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Breaking Ground. Architecture by Women


Although projects designed by women often go unnoticed, “Breaking Ground” demonstrates that this is not because the architecture is not exemplary. This book includes more than 200 buildings, some of them iconic, designed by more than 150 female architects; a timely document of the extraordinary contribution made by the women of this profession.

Featured are pioneers such as Julia Morgan, who designed in Los Angeles and was the first woman to be accepted into the architecture programme of the École des beaux-arts of Paris in 1902; Jane Drew, who joined the Architectural Association of London in 1934 and become one of the most important modernists of her era; and Marion Mahony Griffin, one of the earliest graduates in architecture as well as a partner of Frank Lloyd Wright, one who exerted immeasurable influence on him.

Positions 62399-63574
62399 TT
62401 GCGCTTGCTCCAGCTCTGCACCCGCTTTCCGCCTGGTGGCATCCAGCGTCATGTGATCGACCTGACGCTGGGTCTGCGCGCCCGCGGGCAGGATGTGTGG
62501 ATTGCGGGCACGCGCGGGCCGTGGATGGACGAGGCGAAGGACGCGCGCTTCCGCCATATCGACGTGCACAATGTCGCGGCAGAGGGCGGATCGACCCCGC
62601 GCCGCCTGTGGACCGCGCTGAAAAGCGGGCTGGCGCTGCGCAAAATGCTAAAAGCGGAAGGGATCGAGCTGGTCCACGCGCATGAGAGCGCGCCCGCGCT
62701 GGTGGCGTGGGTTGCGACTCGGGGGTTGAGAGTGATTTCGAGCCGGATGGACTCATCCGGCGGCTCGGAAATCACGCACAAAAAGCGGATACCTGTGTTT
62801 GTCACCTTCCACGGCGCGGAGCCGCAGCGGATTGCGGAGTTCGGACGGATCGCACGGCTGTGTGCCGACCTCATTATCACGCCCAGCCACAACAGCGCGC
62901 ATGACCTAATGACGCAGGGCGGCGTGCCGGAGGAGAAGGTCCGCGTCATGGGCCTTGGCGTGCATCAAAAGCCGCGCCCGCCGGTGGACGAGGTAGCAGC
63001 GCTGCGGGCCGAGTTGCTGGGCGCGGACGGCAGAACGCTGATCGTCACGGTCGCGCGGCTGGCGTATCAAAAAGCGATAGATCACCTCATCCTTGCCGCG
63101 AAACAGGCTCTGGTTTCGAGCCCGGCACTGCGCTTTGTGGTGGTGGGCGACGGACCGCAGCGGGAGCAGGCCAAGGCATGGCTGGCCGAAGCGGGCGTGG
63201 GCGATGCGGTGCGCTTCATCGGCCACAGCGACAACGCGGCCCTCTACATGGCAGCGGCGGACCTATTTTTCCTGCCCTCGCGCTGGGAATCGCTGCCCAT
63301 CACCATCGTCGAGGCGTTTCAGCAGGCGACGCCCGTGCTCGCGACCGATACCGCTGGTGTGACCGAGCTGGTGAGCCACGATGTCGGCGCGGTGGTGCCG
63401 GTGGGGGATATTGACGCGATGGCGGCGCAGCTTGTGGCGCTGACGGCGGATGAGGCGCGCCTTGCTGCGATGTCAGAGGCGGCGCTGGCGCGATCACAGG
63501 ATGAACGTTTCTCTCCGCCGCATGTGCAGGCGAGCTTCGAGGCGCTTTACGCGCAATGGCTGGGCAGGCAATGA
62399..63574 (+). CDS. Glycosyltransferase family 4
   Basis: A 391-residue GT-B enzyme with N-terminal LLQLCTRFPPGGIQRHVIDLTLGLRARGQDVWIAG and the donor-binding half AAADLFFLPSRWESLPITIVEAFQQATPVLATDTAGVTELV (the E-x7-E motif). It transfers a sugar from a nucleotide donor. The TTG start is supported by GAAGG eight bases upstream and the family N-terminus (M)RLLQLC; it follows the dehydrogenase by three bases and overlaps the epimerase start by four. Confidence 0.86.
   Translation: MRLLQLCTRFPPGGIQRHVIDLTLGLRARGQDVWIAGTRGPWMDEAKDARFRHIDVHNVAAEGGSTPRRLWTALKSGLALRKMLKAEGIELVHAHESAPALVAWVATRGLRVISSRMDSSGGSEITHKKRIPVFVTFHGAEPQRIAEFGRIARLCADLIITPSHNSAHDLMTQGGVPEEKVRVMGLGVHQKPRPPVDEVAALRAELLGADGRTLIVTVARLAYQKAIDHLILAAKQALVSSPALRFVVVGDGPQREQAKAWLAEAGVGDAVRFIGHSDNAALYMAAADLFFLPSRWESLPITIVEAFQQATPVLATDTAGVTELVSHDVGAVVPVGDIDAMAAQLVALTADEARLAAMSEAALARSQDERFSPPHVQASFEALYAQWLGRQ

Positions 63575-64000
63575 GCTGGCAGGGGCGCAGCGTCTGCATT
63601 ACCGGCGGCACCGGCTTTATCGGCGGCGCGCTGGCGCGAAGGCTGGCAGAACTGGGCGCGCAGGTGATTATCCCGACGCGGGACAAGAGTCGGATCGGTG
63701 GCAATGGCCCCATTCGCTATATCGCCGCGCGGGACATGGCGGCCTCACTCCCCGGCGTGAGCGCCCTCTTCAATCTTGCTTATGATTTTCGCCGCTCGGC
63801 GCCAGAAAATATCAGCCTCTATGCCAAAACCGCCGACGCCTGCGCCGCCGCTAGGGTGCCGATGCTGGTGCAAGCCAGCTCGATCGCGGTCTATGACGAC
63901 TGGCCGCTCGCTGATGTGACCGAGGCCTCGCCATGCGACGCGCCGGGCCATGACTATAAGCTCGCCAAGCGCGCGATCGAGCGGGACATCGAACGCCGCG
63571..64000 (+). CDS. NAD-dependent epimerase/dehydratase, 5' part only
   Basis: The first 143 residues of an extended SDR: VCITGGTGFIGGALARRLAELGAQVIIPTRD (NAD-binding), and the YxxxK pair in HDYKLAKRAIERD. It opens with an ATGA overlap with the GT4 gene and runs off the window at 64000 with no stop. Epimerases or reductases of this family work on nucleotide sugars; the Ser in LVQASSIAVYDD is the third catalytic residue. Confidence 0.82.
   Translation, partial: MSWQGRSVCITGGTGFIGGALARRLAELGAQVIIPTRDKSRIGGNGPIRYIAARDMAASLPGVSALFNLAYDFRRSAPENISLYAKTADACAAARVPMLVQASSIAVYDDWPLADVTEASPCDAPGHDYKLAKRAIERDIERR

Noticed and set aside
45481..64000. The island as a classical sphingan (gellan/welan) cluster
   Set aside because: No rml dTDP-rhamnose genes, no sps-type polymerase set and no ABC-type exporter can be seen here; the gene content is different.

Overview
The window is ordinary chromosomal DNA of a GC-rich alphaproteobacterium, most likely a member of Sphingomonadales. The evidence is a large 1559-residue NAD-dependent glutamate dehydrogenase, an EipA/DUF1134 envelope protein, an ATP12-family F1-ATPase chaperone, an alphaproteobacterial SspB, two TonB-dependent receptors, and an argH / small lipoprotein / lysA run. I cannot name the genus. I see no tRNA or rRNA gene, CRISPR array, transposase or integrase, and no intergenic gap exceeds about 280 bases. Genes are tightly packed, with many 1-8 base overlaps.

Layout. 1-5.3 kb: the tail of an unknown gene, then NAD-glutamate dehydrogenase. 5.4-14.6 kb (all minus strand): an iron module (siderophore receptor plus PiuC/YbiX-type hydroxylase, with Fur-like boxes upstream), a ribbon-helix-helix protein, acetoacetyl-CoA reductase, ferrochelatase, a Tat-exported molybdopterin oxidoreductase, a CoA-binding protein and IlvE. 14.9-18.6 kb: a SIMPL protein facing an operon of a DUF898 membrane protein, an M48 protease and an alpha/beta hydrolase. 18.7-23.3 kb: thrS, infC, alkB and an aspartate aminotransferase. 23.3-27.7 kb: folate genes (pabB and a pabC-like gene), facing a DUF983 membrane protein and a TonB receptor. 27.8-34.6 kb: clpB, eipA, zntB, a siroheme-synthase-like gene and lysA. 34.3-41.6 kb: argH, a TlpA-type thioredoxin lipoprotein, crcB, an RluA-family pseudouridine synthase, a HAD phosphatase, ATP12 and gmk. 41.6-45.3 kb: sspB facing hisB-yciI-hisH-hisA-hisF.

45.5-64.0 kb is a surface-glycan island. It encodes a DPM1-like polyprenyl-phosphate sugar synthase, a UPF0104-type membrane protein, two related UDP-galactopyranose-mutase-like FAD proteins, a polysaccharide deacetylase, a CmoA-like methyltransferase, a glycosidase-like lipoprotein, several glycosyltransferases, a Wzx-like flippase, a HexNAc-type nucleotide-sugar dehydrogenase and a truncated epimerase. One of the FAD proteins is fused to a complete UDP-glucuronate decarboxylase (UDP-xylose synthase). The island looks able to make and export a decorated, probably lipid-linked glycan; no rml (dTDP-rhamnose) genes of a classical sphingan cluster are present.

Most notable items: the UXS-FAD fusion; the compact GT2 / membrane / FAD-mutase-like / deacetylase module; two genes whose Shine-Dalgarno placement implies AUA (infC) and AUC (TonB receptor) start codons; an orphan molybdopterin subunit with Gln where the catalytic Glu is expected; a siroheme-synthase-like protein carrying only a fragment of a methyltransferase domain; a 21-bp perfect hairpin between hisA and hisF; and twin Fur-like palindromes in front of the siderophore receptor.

It also includes the Japanese architect Itsuko Hasegawa, who won the inaugural Architecture prize of the Royal Academy; the Mexican architect Frida Escobedo, the youngest person ever to be chosen to design the Serpentine Pavilion; Kazuyo Sejima, one of the three women, together with Zaha Hadid and Carme Pigem, to have won the Pritzker Prize, and the Spanish architect Carme Pinós, who became the second woman chosen to design the annual MPavilion, Australia’s most important architectural commission.

The projects (from skyscrapers, museums, libraries, cultural spaces and universities to apartment blocks, hotels and private homes) are organised alphabetically by architect. Each structure is represented by a single captivating image. The result is a beautiful visual manifesto.

Published in English only


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